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Please use this identifier to cite or link to this item: https://dspace.lboro.ac.uk/2134/10585

Title: Recent developments in manufacturing emulsions and particulate products from double emulsion templates using membrane and microfluidic devices
Authors: Vladisavljevic, Goran T.
Williams, Richard A.
Editors: Aserin, A
Keywords: Membrane emulsification
Microchannel emulsification
Microfluidics
Microencapsulation
Multiple emulsions
Polymer microspheres
Solid lipid microcapsules
Drug delivery systems
Issue Date: 2007
Publisher: John Wiley & Sons, Inc © Institute of Electrical and Electronics Engineers
Citation: VLADISAVLJEVIC, G.T. and WILLIAMS, R.A., 2007. IN: Aserin, A. (ed). Multiple Emulsions: Technology and Applications. New York: Wiley, pp. 121 - 164
Abstract: Membrane and microfluidic devices are relatively new tools for the highly controlled production of multiple emulsions. This review focuses on the recent developments in this area, ranging from the production of multiple emulsions of different types and morphologies (e.g. multiple core-shell structures, outer drops with controlled number of internal droplets, etc) to highly sophisticated functional products such as polymerosomes, asymmetric lipid vesicles, and core-shell particles. Other emerging technologies that extend the capabilities into different membrane materials and operation methods (such as rotating stainless steel membrane with laser drilled pores) and manufacturing approaches (extrusion of pure to-be-dispersed phase or coarsely emulsified feeds) are introduced. The use of microfluidic devices such as T-junctions, flow focusing devices and silicon microchannel array devices is also reviewed. The results of experimental work carried out by cited researchers in the field together with those of the current authors are presented in a tabular form in a rigorous and systematic manner. These demonstrate a wide range of products that can be manufactured from multiple emulsions using different membrane and microfluidic approaches. Opportunities for creation of new and novel entities are highlighted for low throughput applications (medical diagnostics, healthcare) and for large scale productions (consumer and personal products).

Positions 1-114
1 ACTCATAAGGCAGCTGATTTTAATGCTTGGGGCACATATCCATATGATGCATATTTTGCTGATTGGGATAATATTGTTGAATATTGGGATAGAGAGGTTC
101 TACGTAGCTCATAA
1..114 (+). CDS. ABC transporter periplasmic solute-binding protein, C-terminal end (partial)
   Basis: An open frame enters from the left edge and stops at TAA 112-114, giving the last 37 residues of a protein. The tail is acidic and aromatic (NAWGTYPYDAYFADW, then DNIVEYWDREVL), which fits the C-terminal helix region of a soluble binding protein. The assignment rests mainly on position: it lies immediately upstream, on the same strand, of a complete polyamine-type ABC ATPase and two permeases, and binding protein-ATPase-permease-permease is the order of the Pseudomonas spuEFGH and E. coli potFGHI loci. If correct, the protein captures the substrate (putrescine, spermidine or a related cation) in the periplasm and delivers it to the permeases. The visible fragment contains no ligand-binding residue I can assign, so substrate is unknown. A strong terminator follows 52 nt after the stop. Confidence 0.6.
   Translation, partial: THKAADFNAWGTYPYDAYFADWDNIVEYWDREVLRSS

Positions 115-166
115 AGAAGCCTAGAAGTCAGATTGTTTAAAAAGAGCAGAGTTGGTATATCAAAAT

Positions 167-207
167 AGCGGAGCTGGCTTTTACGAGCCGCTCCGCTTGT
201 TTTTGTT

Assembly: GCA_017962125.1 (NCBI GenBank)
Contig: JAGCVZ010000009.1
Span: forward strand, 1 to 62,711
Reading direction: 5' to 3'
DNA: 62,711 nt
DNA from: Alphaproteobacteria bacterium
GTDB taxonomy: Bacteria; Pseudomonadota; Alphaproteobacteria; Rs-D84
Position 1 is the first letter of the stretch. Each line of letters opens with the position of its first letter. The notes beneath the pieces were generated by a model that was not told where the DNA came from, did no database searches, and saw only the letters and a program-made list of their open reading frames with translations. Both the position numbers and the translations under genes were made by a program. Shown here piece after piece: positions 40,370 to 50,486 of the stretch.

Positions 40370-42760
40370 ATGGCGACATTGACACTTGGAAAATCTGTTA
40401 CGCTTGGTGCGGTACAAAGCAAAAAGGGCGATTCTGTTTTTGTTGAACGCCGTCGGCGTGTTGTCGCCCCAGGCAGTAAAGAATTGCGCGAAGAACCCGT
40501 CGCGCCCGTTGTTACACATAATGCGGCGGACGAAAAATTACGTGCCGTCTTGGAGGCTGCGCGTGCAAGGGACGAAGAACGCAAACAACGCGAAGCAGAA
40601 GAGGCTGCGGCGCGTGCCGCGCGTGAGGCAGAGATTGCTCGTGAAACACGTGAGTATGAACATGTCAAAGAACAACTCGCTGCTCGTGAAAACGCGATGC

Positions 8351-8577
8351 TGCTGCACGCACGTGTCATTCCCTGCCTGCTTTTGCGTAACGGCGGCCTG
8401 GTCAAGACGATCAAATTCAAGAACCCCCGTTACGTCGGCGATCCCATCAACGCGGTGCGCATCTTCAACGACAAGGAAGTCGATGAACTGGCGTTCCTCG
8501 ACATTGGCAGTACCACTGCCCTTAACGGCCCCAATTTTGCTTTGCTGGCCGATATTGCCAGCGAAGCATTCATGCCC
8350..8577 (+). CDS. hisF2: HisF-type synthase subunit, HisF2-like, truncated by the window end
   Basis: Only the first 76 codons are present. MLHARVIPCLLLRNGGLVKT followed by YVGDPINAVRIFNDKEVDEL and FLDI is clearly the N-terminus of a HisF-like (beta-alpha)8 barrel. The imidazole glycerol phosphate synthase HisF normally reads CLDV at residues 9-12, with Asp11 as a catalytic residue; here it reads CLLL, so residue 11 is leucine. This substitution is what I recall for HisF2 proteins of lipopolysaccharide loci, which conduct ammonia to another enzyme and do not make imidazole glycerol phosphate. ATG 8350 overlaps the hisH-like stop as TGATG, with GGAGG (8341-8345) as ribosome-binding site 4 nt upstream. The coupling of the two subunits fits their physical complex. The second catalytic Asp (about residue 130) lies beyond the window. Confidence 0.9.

Description: This book chapter is closed access.
Version: Accepted for publication
URI: https://dspace.lboro.ac.uk/2134/10585
ISBN: 9780470170939
Appears in Collections:Closed Access (Chemical Engineering)

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